25 Jun Hamilton’s Very Own Salvage Warehouse
Salvage – What’s All the Fuss About?
Ever had that “wow” moment over a car, a house, a building, a barn, or a boat? Where you just take a breath and imagine… It’s that appreciation for the design and build of days long gone – not to return – that create the experience around salvage.
Architectural, Structural, Automotive, and Nautical
In fashion and home décor, trends change almost weekly. But in demolition, things seem to change at a much slower pace. The main driver behind demolishing a building has always been about quickly getting rid of an unwanted structure as cheaply as possible so it can be replaced with something modern, like a new building.
While that does sound like the fashion industry, the big difference is that in fashion, trends seem to come back every so often. I’ve never thought that was the case for demolition, until now.
Changing Outlook and Sustainability
With growing awareness and a cultural shift towards focusing on a greener future, individuals are looking at their impact on the environment and are searching for ways to reduce their carbon footprint. From electric cars to off-the-grid homes, things are changing. Increasingly more people are looking to deconstruct rather than demolish – meaning dismantle a structure systematically, piece by piece, and reuse as many of the structure’s components as possible, while recycling the rest. This would achieve a 95% diversion of the unwanted structure from landfills.
So, this opens a whole other discussion: what to do with all the salvaged items. Some items end up as a charitable donation, such as cupboards that aren’t stylish but are still functional. But what about the interesting items? Where do the post beams, vintage fixtures, and wood flooring go?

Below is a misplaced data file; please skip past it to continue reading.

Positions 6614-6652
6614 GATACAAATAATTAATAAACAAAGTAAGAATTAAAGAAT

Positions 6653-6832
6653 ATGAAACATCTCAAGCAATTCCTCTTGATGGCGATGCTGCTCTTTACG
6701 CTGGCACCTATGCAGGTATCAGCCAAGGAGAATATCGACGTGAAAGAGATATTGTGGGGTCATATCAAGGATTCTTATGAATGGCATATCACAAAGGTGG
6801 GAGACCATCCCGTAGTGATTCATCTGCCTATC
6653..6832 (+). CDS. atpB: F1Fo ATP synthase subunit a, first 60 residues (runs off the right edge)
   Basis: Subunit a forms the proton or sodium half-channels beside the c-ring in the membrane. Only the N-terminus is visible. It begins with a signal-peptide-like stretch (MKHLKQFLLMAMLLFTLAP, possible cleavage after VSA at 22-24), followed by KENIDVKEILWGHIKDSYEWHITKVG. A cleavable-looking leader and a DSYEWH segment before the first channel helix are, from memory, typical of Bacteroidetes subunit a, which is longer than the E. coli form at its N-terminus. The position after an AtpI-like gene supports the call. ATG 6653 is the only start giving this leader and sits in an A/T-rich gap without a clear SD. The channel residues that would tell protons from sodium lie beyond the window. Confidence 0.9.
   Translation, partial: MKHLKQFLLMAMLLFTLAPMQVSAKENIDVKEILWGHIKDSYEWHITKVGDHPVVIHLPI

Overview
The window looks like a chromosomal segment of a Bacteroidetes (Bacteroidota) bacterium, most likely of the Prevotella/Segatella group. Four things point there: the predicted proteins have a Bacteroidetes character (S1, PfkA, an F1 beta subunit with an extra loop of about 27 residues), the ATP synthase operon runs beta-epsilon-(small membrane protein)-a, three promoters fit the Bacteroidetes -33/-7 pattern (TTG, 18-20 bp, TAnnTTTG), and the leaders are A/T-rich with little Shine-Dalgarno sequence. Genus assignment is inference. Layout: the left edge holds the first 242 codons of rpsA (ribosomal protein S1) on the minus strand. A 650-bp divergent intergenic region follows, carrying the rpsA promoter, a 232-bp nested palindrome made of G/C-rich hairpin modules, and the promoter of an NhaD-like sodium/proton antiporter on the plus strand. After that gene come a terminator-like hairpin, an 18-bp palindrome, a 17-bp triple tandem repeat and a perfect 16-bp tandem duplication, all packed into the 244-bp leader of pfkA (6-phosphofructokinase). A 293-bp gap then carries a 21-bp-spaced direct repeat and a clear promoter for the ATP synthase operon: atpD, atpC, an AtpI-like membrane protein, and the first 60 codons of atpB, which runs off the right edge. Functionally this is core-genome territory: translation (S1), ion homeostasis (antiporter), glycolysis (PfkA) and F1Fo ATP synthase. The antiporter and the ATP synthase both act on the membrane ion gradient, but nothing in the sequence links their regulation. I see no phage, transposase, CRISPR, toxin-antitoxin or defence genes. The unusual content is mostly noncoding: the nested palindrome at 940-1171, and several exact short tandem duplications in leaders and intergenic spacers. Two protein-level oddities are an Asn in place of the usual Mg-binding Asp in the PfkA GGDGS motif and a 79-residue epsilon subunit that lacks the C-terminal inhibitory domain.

There is a growing trend in décor fashion, people are looking for one-of-a-kind pieces. Items like industrial metal window frames, industrial carts, vintage lighting, newel posts, bannisters, barn board, timbers, corbels and columns are highly sought after by interior designers, architects, and DIYers alike.
Who knew that what people used to build for themselves would become a major industry of do-it-yourself individuals. So many people are creating new and unique items from old, would-be discarded items. Hobbyists and businesses are re-creating new from salvage.
Society has refined our need for individuality. In our homes, vacation homes, offices, or yards, we look for pieces that reflect our tastes. Sometimes, they are architectural – part of vintage car or boat, or from an old garden, maybe even an old sign. Salvage turns into art, and art is in the eye of the beholder.
Antique stores will pick up some items, but to answer the demand for reclaimed and salvaged items in a substantial way, more must be done.
We have always been involved in the salvage industry in Canada. Starting in the fall of 2017, Budget Demolition formalized its salvage program and established a dedicated team, BD Salvage, to look after all deconstruction and salvage of unique items.
Along with this, an industrial building a 371 Sherman Ave N. was purchased to open a salvage warehouse store, where all the items can be showcased, in a climate-controlled environment. Extensive restoration on the warehouse and offices is well underway, with a targeted opening early fall of 2018.
This fresh take on a warehouse is the modern version of the old wrecking yard. It is a long-term solution to waste diversion and bringing one-of-a-kind pieces to the market. Moving forward, as old buildings reach the end of their life span, the features that gave the building its character can continue as treasures from another era.